Triplebyte is giving every user on our platform $100 to donate to their favorite open source software (OSS) project. In this blog post I want to explain why funding OSS is worth $20k every month to our company—and why we think you should care about it too. You can see where these donations are going on this page.
'Open source' doesn't mean 'free'
I'm a software engineer by trade, so I code a lot for work (and in my free time). I use iTerm2, and I mostly code in Ruby these days, using Homebrew, RVM, Bundler, and Rails. As of this morning, our Rails app relies on 279 gems including RSpec, RuboCop, and Curb. And to store our data, we use PostgreSQL and Redis.
All of this is free. And to tell you the truth, I've always taken that fact for granted. You probably have too.
But we need to take a step back: All of this is free, but only from our perspective. Software doesn't spring forth from the ether ex nihilo. Which means some selfless person out there is devoting countless hours to make my life easier. Essentially, they are giving up time (i.e. money), so that I can save time (i.e. money).
The open source ecosystem is one of the most impressive and significant social experiments of the last century. It is a vast, decentralized volunteer movement which has achieved far more than any single programmer or corporation could. Programs that were incredibly difficult and time consuming to custom-build 20 years ago are now widely available for free.
However, OSS suffers from the tragedy of the commons: because OSS is a shared resource, no one feels individually responsible for taking care of it. So, most of us take its benefits without giving back for its upkeep. The majority of OSS projects are maintained by small groups of volunteers who pour their blood, sweat (and sometimes tears) into the thankless task of maintaining a vast codebase most of us take for granted. It's worth remembering that our current productivity depends on the free labor of the many OSS maintainers who have gone before us.
Companies should fund open source
Companies rely on OSS just as much as individuals. Businesses large and small save billions annually by using OSS—savings which they can pass on to consumers. The tech economy relies on OSS in the same way that the shipping economy relies on basic infrastructure. It's as if a few underpaid OSS maintainers are paving our roads, building our bridges and railways, and dredging our ports and shipping lanes. That said, I believe companies have a vested interest in funding OSS. And, of course, some big companies are doing just that, creating partnerships with projects that serve their best interests. However, we think that big corporate sponsorships may not be the only, or possibly the best, way to go about funding OSS.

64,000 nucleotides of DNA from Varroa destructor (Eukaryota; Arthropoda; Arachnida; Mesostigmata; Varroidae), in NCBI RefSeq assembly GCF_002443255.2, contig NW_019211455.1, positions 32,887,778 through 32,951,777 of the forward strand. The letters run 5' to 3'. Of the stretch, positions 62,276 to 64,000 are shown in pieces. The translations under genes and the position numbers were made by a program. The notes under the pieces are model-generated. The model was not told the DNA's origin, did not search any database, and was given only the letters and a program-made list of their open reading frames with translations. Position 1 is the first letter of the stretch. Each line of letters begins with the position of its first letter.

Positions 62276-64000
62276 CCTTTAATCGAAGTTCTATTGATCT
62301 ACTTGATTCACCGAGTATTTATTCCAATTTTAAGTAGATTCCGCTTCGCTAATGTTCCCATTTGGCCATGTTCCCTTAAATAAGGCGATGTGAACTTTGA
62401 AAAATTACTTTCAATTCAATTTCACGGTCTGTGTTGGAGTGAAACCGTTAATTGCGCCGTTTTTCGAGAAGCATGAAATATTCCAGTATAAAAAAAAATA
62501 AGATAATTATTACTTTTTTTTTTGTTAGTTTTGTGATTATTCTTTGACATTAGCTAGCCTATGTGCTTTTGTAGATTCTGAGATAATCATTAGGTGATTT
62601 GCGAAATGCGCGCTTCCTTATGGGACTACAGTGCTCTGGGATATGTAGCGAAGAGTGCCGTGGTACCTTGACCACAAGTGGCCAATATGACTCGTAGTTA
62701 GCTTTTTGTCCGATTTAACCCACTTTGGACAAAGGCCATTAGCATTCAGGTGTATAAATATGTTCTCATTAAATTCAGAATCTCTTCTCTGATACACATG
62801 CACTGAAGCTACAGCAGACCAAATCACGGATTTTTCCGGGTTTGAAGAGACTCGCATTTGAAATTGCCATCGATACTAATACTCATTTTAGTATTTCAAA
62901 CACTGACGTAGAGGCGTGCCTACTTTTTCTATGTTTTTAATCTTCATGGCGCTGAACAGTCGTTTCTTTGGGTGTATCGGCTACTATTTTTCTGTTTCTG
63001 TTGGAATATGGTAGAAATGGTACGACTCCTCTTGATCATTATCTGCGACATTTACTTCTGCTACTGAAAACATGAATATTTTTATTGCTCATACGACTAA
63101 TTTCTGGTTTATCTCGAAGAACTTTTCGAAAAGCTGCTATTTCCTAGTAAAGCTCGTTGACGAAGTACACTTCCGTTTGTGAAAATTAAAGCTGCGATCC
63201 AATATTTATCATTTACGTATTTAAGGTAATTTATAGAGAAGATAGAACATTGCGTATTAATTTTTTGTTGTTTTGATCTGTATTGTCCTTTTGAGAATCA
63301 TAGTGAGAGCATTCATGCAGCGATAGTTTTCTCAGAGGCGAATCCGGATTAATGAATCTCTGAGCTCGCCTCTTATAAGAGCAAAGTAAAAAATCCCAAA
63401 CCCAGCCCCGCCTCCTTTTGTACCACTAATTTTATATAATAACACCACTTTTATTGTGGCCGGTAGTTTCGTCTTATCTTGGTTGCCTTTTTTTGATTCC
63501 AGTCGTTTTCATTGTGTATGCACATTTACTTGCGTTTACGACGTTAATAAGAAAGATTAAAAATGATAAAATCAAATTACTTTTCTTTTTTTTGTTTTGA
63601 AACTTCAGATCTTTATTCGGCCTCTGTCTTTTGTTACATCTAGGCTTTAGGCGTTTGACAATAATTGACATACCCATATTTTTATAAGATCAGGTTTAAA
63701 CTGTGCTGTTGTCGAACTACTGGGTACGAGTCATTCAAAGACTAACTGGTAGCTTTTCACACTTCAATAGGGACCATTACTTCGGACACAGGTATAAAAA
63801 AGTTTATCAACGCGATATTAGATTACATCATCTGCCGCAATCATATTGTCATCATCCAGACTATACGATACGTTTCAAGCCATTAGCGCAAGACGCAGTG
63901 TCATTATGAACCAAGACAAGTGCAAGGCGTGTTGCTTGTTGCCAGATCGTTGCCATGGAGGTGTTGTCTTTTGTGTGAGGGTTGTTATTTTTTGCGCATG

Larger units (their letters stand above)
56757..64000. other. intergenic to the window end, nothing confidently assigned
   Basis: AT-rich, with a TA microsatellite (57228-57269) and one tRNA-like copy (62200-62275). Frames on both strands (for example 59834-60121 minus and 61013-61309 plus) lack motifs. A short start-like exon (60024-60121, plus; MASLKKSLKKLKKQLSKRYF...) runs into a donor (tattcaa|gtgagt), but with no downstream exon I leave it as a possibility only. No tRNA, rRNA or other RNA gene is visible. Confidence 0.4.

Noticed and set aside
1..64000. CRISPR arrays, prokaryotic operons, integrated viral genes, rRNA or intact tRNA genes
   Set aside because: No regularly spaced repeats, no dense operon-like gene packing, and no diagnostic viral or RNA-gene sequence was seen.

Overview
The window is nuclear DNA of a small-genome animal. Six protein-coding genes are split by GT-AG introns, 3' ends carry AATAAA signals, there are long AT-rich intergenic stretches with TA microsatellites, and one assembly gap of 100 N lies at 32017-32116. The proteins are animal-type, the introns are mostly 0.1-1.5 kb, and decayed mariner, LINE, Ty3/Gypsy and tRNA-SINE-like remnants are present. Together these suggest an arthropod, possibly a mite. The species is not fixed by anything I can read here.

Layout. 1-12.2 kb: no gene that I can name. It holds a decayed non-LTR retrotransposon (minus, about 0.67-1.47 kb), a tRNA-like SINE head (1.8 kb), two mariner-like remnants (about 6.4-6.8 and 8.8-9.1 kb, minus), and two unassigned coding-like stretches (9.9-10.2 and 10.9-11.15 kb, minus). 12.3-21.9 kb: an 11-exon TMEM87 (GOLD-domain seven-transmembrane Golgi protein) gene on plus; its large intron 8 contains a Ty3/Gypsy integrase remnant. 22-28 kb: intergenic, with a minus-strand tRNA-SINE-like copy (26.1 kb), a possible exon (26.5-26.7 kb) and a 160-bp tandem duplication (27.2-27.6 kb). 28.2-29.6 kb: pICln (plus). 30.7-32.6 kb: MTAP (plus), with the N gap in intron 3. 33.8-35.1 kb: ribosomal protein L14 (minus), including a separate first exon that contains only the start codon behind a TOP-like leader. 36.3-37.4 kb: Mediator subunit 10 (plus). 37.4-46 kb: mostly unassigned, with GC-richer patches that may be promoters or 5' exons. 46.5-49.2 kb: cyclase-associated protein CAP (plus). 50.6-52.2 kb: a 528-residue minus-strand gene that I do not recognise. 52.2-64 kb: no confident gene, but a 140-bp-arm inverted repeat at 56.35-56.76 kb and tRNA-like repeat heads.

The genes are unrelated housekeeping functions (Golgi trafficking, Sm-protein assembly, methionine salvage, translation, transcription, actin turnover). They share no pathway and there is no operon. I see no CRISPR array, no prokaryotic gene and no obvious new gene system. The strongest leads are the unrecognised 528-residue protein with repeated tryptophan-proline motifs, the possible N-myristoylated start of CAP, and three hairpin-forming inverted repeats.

Crowdsourcing open source funding
When our company first started thinking about contributing to OSS projects, we set aside some money in our budget for projects we relied on heavily. I think it was a good first step, but not optimal, or in keeping with the spirit of OSS. Just having our engineering team pick projects to fund is a major limitation because we aren't familiar with many of the really great projects out there, especially the less flashy ones.
We decided that crowdsourcing our funding decisions would be a better solution that might lead to more meritocratic choices. We wanted the process to be bottom up instead of top down just like OSS itself. Luckily, since lots of programmers use our platform to find jobs, we have an unusually easy way to put funding decisions into the hands of the people who use OSS every day and know it best. We hope to leverage the accumulated wisdom of the thousands of engineers who go through our platform by giving them a small amount of money to give to their favorite projects. Our hope is that this decentralized approach—the same non-hierarchical approach which, incidentally, makes the OSS ecosystem so fertile in the first place—will be a better way to fund OSS projects as well.
Starting today, thanks to a collaboration with Open Collective, every software engineer accepted onto our platform will receive $100 to give to their favorite OSS projects (if you have a project that needs support, Open Collective is the platform to be on).
We're also excited about other potential revenue streams for OSS like Read the Docs' ethical advertising initiative, or placing unobtrusive sponsor messages on OSS project sites.
Our approach is different in that we're essentially shifting a portion of the HR budgets at companies who hire through our platform towards OSS funding, but we think that more funding sources are always better. A lot more needs to be done by companies to fund OSS projects if the ecosystem is going to thrive and be sustainable over the long term. We have another exciting announcement coming soon about a further step we'll be taking to say thank you to the OSS community, so stay tuned. In the meantime, this initiative should funnel about $20k to OSS projects and maintainers in its first month. And as we grow, this amount will increase.
The OSS community continues to give countless hours and forego bigger paychecks in order to make our lives easier. Their volunteer work saves billions of dollars every year. Let's give a fraction of that back to support the people who are supporting us.
If you're an engineer and are interested in finding companies where you're a strong technical match—and want $100 to give to your favorite open source project!—give our process a try. I'd also love to hear your thoughts on this topic! Send me an email at firstname.lastname@example.org. Thanks!
 For more on OSS maintainer burnout, see this article.
 I am indebted to Nadia Eghbal for this metaphor. See her excellent study produced for the Ford Foundation.
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